CBD and Irritable Bowel Syndrome (IBS)

Peer-reviewed studies into the potential effects of Cannabidiol and IBS

On this page, CBD and Inflammation, you will find research pertaining to the use of Cannabidiol and Cannabinoids and its possible effects on IBS. The information below is not meant to influence your opinion, but rather give you access to a wealth of scientific literature in an attempt to make and educated and informed choice. Click Here to see all of the conditions that have been researched alongside CBD and IBS.

 

Cannabidiol in inflammatory bowel diseases: a brief overview.

From the abstract:

This minireview highlights the importance of cannabidiol (CBD) as a promising drug for the therapy of inflammatory bowel diseases (IBD)..CBD is a very promising compound since it shares the typical cannabinoid beneficial effects on gut lacking any psychotropic effects… This strategic interaction makes CBD as a potential candidate for the development of a new class of anti-IBD drugs.

Cannabidiol Reduces Intestinal Inflammation through the Control of Neuroimmune Axis

From the abstract:

Cannabidiol (CBD) is an interesting compound because of its ability to control reactive gliosis in the CNS, without any unwanted psychotropic effects. Therefore the rationale of our study was to investigate the effect of CBD on intestinal biopsies from patients with ulcerative colitis (UC) and from intestinal segments of mice with LPS-induced intestinal inflammation. CBD markedly counteracted reactive enteric gliosis in LPS-mice trough the massive reduction of astroglial signalling neurotrophin S100B… results therefore indicate that CBD indeed unravels a new therapeutic strategy to treat inflammatory bowel diseases…

Clinical endocannabinoid deficiency (CECD): can this concept explain therapeutic benefits of cannabis in migraine fibromyalgia, irritable bowel syndrome and other treatment-resistant conditions?

From the abstract:

Migraine, fibromyalgia, IBS and related conditions display common clinical, biochemical and pathophysiological patterns that suggest an underlying clinical endocannabinoid deficiency that may be suitably treated with cannabinoid medicines

Cannabinoid actions at TRPV channels: effects on TRPV3 and TRPV4 and their ppotential relevance to gastrointestinal inflammation.

From the abstract:

Plant cannabinoids, like Δ(9)-tetrahydrocannabinol (THC) and cannabidiol (CBD), activate/desensitize thermosensitive transient receptor potential (TRP) channels of vanilloid type-1 or -2 (TRPV1 or TRPV2)..Cannabinoids can affect both the activity and the expression of TRPV1-4 channels, with various potential therapeutic applications, including in the gastrointestinal tract.

Beneficial effect of the non-psychotropic plant cannabinoid cannabigerol on experimental inflammatory bowel disease

From the abstract:

Inflammatory bowel disease (IBD) is an incurable disease which affects millions of people in industrialized countries. Anecdotal and scientific evidence suggests that Cannabis use may have a positive impact in IBD patients. Here, we investigated the effect of cannabigerol (CBG), a non-psychotropic Cannabis-derived cannabinoid, in a murine model of colitis..CBG could be considered for clinical experimentation in IBD patients.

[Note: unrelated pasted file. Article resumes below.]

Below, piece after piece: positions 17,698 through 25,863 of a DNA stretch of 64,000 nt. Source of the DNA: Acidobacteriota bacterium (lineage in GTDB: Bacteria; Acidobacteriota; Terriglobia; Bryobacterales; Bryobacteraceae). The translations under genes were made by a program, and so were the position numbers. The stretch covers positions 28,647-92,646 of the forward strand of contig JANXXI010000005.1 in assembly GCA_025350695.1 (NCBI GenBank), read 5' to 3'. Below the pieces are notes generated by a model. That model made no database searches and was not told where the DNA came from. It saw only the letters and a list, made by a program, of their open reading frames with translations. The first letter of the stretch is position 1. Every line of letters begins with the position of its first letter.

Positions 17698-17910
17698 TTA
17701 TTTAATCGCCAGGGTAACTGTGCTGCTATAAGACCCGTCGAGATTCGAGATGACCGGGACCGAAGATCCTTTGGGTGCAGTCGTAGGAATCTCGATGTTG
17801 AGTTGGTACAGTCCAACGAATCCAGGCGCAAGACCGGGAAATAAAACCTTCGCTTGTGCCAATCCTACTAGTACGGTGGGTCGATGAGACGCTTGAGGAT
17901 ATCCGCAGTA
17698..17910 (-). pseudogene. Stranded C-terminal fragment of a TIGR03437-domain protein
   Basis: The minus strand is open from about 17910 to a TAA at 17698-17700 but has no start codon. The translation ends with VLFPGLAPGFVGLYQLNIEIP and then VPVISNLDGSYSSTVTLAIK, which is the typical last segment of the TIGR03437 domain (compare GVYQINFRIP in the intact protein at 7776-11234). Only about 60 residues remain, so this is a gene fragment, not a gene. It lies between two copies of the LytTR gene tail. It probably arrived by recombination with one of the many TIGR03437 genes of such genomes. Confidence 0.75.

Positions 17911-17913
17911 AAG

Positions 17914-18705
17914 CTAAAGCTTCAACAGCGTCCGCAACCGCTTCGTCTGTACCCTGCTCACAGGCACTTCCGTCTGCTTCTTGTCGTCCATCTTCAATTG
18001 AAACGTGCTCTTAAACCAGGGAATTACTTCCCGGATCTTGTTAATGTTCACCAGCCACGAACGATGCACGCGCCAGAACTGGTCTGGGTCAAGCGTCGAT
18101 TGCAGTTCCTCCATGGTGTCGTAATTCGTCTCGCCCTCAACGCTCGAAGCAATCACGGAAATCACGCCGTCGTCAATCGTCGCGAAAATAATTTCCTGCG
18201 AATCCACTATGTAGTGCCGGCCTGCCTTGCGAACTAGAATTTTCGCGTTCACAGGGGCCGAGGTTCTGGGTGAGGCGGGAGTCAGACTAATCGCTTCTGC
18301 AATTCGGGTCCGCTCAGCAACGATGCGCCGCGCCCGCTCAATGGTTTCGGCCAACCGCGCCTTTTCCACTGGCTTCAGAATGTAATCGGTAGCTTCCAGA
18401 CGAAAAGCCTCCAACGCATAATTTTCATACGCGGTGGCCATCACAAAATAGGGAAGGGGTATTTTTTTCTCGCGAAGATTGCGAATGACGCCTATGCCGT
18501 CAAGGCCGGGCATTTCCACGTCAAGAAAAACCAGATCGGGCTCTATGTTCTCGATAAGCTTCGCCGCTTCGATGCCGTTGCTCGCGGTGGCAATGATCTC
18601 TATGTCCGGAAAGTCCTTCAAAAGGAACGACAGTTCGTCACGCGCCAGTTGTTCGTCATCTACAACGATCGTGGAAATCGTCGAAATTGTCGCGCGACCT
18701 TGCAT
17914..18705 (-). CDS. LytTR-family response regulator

Cannabinoids and the gut: new developments and emerging concepts.

From the abstract:

Cannabis has been used to treat gastrointestinal (GI) conditions that range from enteric infections and inflammatory conditions to disorders of motility, emesis and abdominal pain..We focus on the pharmacological actions of cannabinoids in relation to GI disorders, highlighting recent data on genetic mutations in the endocannabinoid system in GI disease.

Endocannabinoids and the gastrointestinal tract 

From the abstract:

In the past centuries, different preparations of marijuana have been used for the treatment of gastrointestinal (GI) disorders, such as GI pain, gastroenteritis and diarrhea..or such protective activities, the endocannabinoid system may represent a new promising therapeutic target against different GI disorders, including frankly inflammatory bowel diseases (eg, Crohn’s disease), functional bowel diseases (eg, irritable bowel syndrome), and secretion- and motility-related disorders.

Cannabinoids and gastrointestinal motility: animal and human studies.

From the abstract:

The plant Cannabis has been known for centuries to be beneficial in a variety of gastrointestinal diseases, including emesis, diarrhea, inflammatory bowel disease and intestinal pain. delta9-tetrahydrocannabinol, the main psychotropic component of Cannabis, acts via at least two types of cannabinoid receptors, named CB1 and CB2 receptors... Overall, modulation of the gut endogenous cannabinoid system may provide a useful therapeutic target for disorders of gastrointestinal motility.

The Role of the Endocannabinoid System in the Brain-Gut Axis.

From the abstract:

The ECS is involved in the control of nausea and vomiting and visceral sensation. The homeostatic role of the ECS also extends to the control of intestinal inflammation. We review the mechanisms by which the ECS links stress and visceral pain..Increasing our understanding of the ECS will greatly advance our knowledge of interactions between the brain and gut and could lead to new treatments for gastrointestinal disorders.

Cannabinoids and GI Disorders: Endogenous and Exogenous.

From the abstract:

Despite the political and social controversy affiliated with it, the medical community must come to the realization that cannabinoids exist as a ubiquitous signaling system in many organ systems..

Most therapeutics currently on the market presently target only one aspect of the cannabinoid system. Our main purpose here is to highlight areas of research and potential avenues of discovery that the cannabinoid system has yet to reveal.